Fermentation for Health | Spicy Fermented Carrots

jars containing colorful vegetables are arranged on a counter

If you want to make a dish that will stand out at your next summer cookout or picnic, try these fermented carrots with jalapeños. Fermentation is a traditional method of preserving foods, and unlike pickling and canning, it encourages and preserves the good bacteria that are beneficial for our health. Fermented foods are also high in vitamin C, and they have a delicious sour–salty flavor.

Bacterial imbalances in the gut have been linked to everything from allergies to anxiety. Including fermented foods as part of your regular diet can restore the populations of “friendly” lactic-acid-producing bacteria in your body, encourage a healthy immune system, and optimize digestion. Best of all, the fermentation process is mostly a hands-off activity that won’t require much work on your part.

This recipe is inspired by a meal I had at Sally Fallon Morell’s lovely P.A. Bowen Farmstead. Once you’ve mastered the process, you can get creative with your own combinations of vegetables and flavors!

spicy fermented carrotsSpicy Fermented Carrots

1 pound carrots, peeled, sliced diagonally
1 jalapeño, seeded, sliced into thin rounds
1 tablespoon fine-grained sea salt
¼ cup whey (see note)
Pure filtered water to cover

Special Equipment
1 wide-mouth 1-quart mason jar with 2-piece lid

Note about whey: If you’re lucky to have a cheese-maker in your neighborhood, they may have whey for purchase. If not, you can easily make your own. Set a sieve over a bowl, and line sieve with a dish towel or cheesecloth. Fill with about 16 oz. whole milk yogurt (the amount of whey you’ll get will vary depending on the yogurt). Fold the dish towel or cheesecloth over the top of the yogurt, and leave to drain at room temperature or in the refrigerator for 1–2 hours, or until the desired quantity of whey collects in the bowl. You can use the strained yogurt in place of cream cheese, or as you would Greek yogurt. If you don’t have whey, you can omit it and increase the salt to 2 tablespoons. Your vegetables will obviously taste saltier with this method.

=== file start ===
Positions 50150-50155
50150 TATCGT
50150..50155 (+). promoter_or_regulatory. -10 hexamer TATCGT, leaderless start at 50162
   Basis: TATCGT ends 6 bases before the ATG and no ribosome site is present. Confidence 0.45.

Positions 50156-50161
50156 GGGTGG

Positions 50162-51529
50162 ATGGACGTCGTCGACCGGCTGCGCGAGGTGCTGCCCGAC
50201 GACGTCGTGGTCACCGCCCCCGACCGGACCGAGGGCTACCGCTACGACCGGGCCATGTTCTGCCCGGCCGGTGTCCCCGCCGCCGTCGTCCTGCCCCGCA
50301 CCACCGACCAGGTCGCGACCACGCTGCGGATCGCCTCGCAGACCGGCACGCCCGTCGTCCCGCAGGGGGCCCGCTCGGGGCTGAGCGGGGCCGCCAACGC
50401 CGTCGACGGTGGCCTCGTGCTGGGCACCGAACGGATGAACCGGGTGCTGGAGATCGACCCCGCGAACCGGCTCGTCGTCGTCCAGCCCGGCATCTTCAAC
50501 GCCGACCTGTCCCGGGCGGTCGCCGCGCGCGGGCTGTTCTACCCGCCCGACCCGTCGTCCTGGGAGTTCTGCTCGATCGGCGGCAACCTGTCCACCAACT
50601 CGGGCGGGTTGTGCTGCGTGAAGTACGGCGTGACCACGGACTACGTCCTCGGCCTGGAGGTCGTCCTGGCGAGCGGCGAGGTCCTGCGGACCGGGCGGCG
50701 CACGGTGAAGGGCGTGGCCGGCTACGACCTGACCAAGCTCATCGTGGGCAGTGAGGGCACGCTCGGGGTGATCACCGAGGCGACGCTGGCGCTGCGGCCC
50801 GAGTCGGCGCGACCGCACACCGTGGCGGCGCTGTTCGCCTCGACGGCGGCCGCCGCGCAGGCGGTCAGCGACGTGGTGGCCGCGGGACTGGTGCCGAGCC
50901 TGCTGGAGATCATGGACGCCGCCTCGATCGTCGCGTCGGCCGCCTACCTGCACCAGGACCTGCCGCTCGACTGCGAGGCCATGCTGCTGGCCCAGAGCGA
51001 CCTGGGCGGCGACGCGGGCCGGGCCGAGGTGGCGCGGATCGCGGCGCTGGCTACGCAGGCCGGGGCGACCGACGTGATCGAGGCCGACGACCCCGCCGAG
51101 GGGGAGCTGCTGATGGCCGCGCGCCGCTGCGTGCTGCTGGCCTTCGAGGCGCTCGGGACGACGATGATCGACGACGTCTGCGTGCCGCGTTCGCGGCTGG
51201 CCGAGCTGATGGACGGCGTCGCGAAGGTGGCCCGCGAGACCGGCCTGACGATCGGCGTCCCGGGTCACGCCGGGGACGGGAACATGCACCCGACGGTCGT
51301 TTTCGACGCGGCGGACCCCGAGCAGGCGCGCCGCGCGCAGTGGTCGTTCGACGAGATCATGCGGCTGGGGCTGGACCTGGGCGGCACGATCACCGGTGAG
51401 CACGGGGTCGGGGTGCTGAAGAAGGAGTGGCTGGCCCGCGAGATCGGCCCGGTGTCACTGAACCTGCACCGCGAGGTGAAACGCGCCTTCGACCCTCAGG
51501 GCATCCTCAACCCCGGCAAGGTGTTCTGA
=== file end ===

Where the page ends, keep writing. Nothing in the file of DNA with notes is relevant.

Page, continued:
In a large bowl, toss the carrots and jalapeño with the salt. Fill the jar with the carrots and jalapeños, along with any juices that have accumulated in the bowl. As you fill the jar, use your fist to pack them in tightly (this is why a wide-mouthed jar is important!). Keep packing the vegetables in until you have about 1 inch of space below the top of the jar.

Add the whey to the jar, and fill the jar with water to cover the vegetables. Avoid allowing any vegetables to poke out above the surface of the water. Place the lid on the jar, and leave to ferment for about 3–5 days. A dark, out-of-the-way, room temperature spot is best. A low pantry shelf or the back of a cabinet will work if your kitchen doesn’t get too hot. In the summer, I use a shelf in the basement.

You can test the doneness of the ferment after about 3–4 days. A lid that pops when you remove it is a good sign that your ferment is ready to enjoy! You can also taste a carrot—it should be pleasantly sour and crispy. When the desired level of sourness has been reached, store the jar in the refrigerator for up to several months.

If done correctly, your ferment shouldn’t have any signs of mold or other unpleasantness. Your instincts are best, so if anything seems “off,” discard and try again.

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